Then comes the night of Herod’s birthday party.  The drinks are flowing abundantly and Herod’s step-daughter, who is also his niece, and is probably 12, 13, 14 years old entertains the guests with a dance, almost certainly erotic.  Between the lust for his young stepdaughter and the alcohol Herod sloppily promises the dancer anything she wants, up to half his kingdom. Daughter consults with mother and Herodias sees the opportunity to get what she wants.  She asks for John the Baptist’s head on a platter.

            If Herod had courage, he would do the right thing and protect John from his wife’s vindictiveness, but Herod is a coward. He is too afraid of what people might say who heard him make the drunken promise, so he orders John beheaded.

            And later he is haunted by what he has done.  When Herod hears about what Jesus is doing Herod declares Mark 6:16 (ESV) 16 …“John, whom I beheaded, has been raised.”  Herod is haunted by what he did to John and now worries John has come back for revenge. Herod is haunted by his sin.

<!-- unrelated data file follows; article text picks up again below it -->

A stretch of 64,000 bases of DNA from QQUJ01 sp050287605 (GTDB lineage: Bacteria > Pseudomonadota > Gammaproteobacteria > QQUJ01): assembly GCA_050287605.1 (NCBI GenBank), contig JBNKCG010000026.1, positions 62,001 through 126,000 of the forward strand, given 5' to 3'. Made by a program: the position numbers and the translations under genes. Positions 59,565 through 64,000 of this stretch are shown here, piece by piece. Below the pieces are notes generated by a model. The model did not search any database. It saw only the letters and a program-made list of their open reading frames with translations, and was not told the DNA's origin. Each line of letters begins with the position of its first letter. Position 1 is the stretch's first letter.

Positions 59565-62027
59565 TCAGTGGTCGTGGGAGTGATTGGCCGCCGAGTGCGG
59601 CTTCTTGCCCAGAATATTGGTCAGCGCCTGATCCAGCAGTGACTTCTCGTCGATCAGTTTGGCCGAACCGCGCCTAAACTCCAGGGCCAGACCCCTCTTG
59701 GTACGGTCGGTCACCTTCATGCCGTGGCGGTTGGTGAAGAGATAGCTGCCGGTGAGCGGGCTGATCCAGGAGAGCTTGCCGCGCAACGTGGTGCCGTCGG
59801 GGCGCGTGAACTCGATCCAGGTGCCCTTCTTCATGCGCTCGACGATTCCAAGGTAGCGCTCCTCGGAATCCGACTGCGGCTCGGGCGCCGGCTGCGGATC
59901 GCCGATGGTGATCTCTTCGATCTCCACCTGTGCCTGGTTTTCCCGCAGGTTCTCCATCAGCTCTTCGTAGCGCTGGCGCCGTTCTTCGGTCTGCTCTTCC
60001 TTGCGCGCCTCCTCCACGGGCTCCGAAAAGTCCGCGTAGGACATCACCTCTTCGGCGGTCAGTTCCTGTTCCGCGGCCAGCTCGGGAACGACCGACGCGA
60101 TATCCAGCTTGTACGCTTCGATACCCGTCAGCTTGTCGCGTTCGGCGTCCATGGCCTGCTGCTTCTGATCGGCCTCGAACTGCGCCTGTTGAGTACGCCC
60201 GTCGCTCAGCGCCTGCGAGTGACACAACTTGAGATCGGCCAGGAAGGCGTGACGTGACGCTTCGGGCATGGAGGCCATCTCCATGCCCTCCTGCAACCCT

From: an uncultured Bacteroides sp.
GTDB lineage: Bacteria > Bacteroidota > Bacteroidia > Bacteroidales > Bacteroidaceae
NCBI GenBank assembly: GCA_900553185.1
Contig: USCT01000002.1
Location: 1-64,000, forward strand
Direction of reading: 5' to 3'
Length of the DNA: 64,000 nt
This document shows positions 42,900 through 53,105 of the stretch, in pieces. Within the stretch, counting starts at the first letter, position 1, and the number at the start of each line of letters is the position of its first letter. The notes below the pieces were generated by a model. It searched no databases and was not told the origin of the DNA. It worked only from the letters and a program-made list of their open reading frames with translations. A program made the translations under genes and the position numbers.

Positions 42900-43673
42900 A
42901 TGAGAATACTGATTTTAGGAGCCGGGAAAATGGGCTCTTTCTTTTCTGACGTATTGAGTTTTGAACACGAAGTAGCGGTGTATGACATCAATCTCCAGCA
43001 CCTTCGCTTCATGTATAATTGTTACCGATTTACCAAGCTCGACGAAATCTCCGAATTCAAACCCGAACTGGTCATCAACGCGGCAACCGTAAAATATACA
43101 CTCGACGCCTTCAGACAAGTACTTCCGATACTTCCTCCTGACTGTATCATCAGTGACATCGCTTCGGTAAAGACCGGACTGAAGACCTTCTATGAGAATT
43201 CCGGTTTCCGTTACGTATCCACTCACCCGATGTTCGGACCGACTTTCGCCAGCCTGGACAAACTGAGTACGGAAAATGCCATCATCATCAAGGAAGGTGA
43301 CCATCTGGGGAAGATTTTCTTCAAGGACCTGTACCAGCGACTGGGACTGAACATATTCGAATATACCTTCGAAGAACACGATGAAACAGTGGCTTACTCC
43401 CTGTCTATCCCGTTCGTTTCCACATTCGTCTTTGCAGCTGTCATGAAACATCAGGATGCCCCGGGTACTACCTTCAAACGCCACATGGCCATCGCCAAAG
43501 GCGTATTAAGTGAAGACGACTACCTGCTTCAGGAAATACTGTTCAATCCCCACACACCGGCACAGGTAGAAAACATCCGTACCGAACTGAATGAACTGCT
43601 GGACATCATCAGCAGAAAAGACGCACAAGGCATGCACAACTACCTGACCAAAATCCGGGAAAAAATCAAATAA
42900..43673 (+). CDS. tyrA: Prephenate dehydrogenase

We see others in the Bible haunted by their sin. Adam and Eve who disobeyed God.  Joseph’s brothers who sold him into slavery. Moses who murdered an Egyptian. David who committed adultery with Bathsheba and then had her husband killed.  Peter who denies Jesus three times.  Judas Iscariot who sells Jesus out for 30 pieces of silver.  These and so many others are haunted by their deep, dark sins.  So many people today are also haunted by their sin. 

            This account of Herod and John the Baptist is horrific; something out of some overly violent and sexual medieval story about kings. We get to the end of the reading after John’s head is brought to the party.  Mark 6:29 (ESV)  29 When his disciples heard of it, they came and took his body and laid it in a tomb.  “This is the Gospel of the Lord.”  How is this ugly evil the Gospel?